Like it or not, Tassie has an AF pedigree. We already know Its much easier to attract & keep people if the environment is supportive.

Tassie would actually have a high percentage of supporters in the community relative to the other 2. Maybe like Geelong, a small city with a professional club, the team would be put on a pedestal & players get their ego's massaged regularly. Maybe analyse that for us.
You can't expect 18 year olds to move to a city where every other kid is trying to move away as soon as they turn 18.
 

Rabman

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#36
I think the salary cap is required for obvious reasons, however, the equalization policies
of the draft are having horrendous effects on the culture of football, both for players and young supporters.

Why have a short sighted policy that forces young draftees to leave their family, friends and home to play in another state, then thru the grace of free will, allow them to return home, a while destroying young supporters hearts who idolize these footballers. Look at Jesse Hogan as an example. The current AFL draft policy is incredibly destabilizing on the game.

The draft breeds a culture that values a corporate strategic policy of growth at all costs, over the right to choose to live and play for the club you want to.

These policies are so arrogant, that they can only be justified by making the grandiose statement that the game has never been so popular. But has it?

Soccer is now the number 1 participation sport. Why?

The Wafl, sanfl and vfa are a shadow of their previous past. Why?

Yes, Sydney Swans was good, but what happened to Fitzroy. Surely it would be better to see them running around in div2 st Brunswick oval.

You believe, just like Bob Hawke or Paul Keating, that your socialist, almost Kremlin like authoritarian policies are good for the game. I beg to differ.

The VAFA is a great 'open' divisional competition. If we borrowed on those principals, albeit with a salary cap, how could it not be good for footy.

The AFL Kremlin has their head up their arse, much like yourself. A typical labou voting businessman, who has the right to tell others how and where to live, and who to love, based on shallow corporate policies which may be flawed.

If there is a steady exodus of footballers from Gold Coast, then what?
What if you have misread the market?

And in regard to the MCC trustees, dont think that they are just benign.they are more powerful than you would believe. Almost the Vatican of the AFL.
Have you seen the NRL and there constant Salary cap debacles year on year, they continue to have them because they don't have the draft. The salary cap and the draft work hand in hand and constant salary cap cheating would have more significant damage to the game.

Soccer been the number 1 participated sport in this country for over 20 years and nothing to show for it, no point having the most people playing the game if the pathways and development aren't there.
 

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NoobPie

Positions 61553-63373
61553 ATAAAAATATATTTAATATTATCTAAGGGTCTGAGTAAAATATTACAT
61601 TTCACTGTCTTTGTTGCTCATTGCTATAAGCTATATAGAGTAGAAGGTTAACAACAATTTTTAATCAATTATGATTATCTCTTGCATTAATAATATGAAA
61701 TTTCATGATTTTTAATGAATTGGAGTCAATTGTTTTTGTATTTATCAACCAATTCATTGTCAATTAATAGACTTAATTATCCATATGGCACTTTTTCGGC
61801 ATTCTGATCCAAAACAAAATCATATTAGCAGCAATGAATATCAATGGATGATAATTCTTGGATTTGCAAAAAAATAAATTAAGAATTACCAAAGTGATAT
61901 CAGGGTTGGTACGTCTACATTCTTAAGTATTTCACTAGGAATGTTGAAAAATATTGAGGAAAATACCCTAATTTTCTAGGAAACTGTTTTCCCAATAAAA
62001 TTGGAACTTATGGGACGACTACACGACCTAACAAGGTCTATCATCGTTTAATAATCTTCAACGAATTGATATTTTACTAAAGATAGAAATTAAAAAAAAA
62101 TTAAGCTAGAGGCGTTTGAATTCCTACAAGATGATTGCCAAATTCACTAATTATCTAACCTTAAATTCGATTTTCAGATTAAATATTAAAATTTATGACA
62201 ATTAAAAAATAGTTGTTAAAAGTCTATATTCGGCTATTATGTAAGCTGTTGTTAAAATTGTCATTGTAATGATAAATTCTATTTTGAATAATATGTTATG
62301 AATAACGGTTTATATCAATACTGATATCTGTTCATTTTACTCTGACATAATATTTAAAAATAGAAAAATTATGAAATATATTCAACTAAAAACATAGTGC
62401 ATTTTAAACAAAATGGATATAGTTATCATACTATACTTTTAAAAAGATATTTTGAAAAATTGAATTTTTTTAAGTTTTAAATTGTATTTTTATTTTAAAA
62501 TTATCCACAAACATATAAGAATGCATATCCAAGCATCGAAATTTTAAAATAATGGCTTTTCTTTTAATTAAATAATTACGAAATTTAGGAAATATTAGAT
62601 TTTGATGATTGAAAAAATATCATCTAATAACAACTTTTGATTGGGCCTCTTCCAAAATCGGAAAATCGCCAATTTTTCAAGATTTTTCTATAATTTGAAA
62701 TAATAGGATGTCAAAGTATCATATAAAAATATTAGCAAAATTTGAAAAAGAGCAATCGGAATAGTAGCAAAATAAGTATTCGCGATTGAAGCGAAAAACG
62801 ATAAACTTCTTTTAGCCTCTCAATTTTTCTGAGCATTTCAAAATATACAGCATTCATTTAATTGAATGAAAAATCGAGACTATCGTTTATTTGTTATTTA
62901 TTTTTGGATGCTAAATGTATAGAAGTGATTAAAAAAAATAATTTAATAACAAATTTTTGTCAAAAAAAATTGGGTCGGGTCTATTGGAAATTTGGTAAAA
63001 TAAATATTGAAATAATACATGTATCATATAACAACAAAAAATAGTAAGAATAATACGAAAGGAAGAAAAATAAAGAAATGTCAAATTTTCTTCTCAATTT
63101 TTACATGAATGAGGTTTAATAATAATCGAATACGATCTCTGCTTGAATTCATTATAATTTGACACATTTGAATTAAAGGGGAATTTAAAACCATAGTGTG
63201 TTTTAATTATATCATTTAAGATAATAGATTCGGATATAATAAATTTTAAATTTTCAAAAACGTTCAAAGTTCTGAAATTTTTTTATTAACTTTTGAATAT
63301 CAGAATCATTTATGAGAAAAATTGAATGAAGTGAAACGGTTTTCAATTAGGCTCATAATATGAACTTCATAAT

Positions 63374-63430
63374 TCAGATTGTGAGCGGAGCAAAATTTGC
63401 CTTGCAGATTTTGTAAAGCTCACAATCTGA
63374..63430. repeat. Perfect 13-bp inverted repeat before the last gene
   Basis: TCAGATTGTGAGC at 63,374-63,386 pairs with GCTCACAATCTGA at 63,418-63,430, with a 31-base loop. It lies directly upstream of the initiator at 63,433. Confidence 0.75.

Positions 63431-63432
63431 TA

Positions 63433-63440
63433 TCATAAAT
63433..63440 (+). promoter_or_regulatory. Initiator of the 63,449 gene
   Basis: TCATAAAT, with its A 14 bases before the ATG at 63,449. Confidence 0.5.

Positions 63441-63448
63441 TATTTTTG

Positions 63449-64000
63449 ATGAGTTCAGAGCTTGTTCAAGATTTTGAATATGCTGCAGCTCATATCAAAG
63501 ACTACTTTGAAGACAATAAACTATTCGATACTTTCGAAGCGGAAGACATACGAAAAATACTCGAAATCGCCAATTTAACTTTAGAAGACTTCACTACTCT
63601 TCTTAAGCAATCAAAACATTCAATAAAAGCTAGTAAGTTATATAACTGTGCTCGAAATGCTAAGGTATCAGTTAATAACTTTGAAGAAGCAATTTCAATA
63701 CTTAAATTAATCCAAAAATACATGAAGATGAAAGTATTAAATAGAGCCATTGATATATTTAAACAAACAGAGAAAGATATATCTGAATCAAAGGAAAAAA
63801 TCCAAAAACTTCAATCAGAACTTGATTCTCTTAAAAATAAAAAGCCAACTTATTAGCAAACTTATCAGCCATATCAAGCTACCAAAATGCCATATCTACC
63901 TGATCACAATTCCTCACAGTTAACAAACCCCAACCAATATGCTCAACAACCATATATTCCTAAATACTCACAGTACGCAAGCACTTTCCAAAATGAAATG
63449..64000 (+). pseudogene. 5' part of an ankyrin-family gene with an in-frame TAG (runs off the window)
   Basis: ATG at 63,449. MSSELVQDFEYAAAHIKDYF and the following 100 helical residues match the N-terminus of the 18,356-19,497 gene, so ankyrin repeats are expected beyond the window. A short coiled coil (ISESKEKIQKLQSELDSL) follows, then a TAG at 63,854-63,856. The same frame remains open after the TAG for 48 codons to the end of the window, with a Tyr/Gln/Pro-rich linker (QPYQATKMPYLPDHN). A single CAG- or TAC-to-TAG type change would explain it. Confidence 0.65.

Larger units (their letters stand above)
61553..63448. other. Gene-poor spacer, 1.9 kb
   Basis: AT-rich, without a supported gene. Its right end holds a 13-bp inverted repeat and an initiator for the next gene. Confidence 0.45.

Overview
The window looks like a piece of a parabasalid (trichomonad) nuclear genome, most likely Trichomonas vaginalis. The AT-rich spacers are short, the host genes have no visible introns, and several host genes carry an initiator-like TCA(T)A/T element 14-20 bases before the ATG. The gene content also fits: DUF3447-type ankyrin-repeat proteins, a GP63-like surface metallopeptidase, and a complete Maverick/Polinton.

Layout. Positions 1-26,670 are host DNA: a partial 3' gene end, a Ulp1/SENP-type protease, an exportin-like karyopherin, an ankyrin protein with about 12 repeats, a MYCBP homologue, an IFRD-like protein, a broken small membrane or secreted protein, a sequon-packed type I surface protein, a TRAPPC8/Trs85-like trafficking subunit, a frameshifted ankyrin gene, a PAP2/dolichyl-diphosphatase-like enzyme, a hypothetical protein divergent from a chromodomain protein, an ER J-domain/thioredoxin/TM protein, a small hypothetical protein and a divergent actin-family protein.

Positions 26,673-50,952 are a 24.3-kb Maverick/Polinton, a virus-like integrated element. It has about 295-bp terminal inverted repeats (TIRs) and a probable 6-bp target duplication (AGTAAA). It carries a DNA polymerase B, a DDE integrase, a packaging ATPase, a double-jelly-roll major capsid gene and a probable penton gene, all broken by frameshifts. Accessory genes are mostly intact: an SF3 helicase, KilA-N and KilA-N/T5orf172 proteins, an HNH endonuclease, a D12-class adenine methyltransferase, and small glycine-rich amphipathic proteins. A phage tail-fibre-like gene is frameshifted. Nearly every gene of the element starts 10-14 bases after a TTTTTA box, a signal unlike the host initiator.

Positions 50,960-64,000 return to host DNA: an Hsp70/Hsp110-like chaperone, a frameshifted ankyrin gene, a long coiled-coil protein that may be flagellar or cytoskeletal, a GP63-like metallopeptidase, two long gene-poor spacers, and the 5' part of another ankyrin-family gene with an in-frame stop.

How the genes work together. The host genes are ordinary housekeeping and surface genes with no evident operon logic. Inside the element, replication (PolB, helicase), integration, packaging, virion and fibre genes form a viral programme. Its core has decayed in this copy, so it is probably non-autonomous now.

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#37
I think the salary cap is required for obvious reasons, however, the equalization policies
of the draft are having horrendous effects on the culture of football, both for players and young supporters.
No they are not. That is just another horrendous assertion on your behalf


Why have a short sighted policy that forces young draftees to leave their family, friends and home to play in another state, then thru the grace of free will, allow them to return home, a while destroying young supporters hearts who idolize these footballers. Look at Jesse Hogan as an example. The current AFL draft policy is incredibly destabilizing on the game.
Wrong again. The AFL has the lowest player movement of pretty much all professional sports. You are spouting nonsense. Again.


The draft breeds a culture that values a corporate strategic policy of growth at all costs, over the right to choose to live and play for the club you want to.

These policies are so arrogant, that they can only be justified by making the grandiose statement that the game has never been so popular. But has it?
Yes it is.


Soccer is now the number 1 participation sport. Why?
Soccer is the number 1 participation sport in the US as well. It is by far the number 1 participation sport in NSW and yet the Swans dwarf Sydney FC. It literally markets itself as a "safe and simple game for people of all ages". It is the football code that most immigrants are most familiar with then they come here

And despite all this, south of the Barrassi line, football still has substantially higher participation and nationally it is growing at a faster rate than soccer (which went backwards in the last Ausplay survey)

The Wafl, sanfl and vfa are a shadow of their previous past. Why?
Seriously? This is obvious isn't it? It is most easily attested in the following average attendances this year

West Coast 53,250
Adelaide 45,417
Fremantle 41,764
Port Adelaide 38,227